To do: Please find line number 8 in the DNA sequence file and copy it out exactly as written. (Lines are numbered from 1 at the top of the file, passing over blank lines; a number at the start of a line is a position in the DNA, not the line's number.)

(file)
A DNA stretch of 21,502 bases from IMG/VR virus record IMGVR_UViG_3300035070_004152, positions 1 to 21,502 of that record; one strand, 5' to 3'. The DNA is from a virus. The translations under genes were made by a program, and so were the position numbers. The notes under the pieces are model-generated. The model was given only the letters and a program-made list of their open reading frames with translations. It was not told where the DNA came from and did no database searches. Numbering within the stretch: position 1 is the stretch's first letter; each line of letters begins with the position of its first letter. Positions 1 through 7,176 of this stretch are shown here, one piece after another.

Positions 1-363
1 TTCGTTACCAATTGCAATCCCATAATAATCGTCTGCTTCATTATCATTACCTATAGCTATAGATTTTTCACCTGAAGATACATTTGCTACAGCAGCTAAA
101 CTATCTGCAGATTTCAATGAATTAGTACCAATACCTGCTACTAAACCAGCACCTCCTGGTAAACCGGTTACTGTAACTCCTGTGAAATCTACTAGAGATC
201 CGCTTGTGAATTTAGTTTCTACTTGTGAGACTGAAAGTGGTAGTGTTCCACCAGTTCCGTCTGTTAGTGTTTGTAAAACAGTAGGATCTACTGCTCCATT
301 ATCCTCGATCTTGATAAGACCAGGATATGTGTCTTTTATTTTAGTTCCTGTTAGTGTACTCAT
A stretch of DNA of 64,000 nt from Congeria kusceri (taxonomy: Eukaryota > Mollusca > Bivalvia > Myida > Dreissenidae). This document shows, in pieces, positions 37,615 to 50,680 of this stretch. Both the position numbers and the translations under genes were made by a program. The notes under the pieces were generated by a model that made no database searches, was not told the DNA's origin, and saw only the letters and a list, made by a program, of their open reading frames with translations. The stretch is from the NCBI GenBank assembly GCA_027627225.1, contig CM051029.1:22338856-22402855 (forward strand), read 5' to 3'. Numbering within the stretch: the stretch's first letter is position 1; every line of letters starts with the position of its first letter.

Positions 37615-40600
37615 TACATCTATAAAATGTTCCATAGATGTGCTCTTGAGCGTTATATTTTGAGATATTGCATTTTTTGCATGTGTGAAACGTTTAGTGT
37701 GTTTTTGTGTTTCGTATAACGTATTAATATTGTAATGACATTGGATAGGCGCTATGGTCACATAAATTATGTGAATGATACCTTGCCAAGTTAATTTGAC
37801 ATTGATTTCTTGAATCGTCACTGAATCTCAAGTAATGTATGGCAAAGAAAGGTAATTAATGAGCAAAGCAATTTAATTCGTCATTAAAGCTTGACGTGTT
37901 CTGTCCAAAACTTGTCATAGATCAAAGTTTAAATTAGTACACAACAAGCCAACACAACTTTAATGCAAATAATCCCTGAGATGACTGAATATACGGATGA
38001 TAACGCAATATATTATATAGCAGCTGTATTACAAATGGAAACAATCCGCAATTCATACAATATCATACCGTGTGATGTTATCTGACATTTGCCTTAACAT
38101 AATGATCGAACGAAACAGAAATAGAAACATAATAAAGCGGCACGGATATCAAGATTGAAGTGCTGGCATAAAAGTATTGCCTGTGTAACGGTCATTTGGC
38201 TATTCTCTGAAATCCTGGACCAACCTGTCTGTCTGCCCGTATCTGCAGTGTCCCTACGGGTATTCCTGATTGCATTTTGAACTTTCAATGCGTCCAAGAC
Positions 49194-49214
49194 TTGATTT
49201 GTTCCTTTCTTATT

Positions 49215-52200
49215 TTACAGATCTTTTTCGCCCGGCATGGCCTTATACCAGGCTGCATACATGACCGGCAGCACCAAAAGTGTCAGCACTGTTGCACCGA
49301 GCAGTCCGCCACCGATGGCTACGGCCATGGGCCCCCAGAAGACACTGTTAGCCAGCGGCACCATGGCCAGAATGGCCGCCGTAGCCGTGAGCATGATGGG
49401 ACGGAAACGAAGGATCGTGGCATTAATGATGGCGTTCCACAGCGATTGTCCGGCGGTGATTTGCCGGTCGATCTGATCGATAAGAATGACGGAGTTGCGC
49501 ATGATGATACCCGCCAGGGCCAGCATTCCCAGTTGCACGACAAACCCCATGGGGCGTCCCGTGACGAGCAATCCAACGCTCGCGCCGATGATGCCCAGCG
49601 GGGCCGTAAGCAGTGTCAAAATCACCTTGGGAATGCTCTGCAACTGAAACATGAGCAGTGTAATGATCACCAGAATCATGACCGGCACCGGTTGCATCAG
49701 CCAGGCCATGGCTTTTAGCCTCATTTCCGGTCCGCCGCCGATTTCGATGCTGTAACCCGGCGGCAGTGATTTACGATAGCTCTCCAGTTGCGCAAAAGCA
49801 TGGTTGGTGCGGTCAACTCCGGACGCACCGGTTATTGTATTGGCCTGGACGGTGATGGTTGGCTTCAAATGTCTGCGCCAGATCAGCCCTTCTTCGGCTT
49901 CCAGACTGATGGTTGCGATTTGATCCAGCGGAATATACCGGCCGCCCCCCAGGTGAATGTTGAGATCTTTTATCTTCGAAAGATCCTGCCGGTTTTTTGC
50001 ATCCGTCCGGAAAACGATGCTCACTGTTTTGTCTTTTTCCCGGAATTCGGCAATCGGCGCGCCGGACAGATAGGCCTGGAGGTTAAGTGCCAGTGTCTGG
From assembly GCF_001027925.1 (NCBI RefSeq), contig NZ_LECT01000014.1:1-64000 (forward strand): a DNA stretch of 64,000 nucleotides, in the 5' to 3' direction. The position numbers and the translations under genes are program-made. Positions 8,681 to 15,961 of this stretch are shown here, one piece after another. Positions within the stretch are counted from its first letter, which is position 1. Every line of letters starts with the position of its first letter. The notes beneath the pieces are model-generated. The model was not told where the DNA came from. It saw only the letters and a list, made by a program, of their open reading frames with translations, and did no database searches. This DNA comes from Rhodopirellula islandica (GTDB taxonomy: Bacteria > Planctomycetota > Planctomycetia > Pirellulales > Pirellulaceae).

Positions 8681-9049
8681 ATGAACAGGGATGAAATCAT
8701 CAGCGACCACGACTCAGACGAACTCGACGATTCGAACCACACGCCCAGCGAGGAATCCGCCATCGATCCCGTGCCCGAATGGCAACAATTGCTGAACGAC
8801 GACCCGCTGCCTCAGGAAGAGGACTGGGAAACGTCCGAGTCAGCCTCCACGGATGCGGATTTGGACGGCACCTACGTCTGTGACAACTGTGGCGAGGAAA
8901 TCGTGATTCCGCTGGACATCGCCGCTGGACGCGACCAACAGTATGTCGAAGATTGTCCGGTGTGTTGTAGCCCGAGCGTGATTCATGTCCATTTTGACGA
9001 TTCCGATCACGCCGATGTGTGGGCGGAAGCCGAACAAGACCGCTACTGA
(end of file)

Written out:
Positions 37615-40600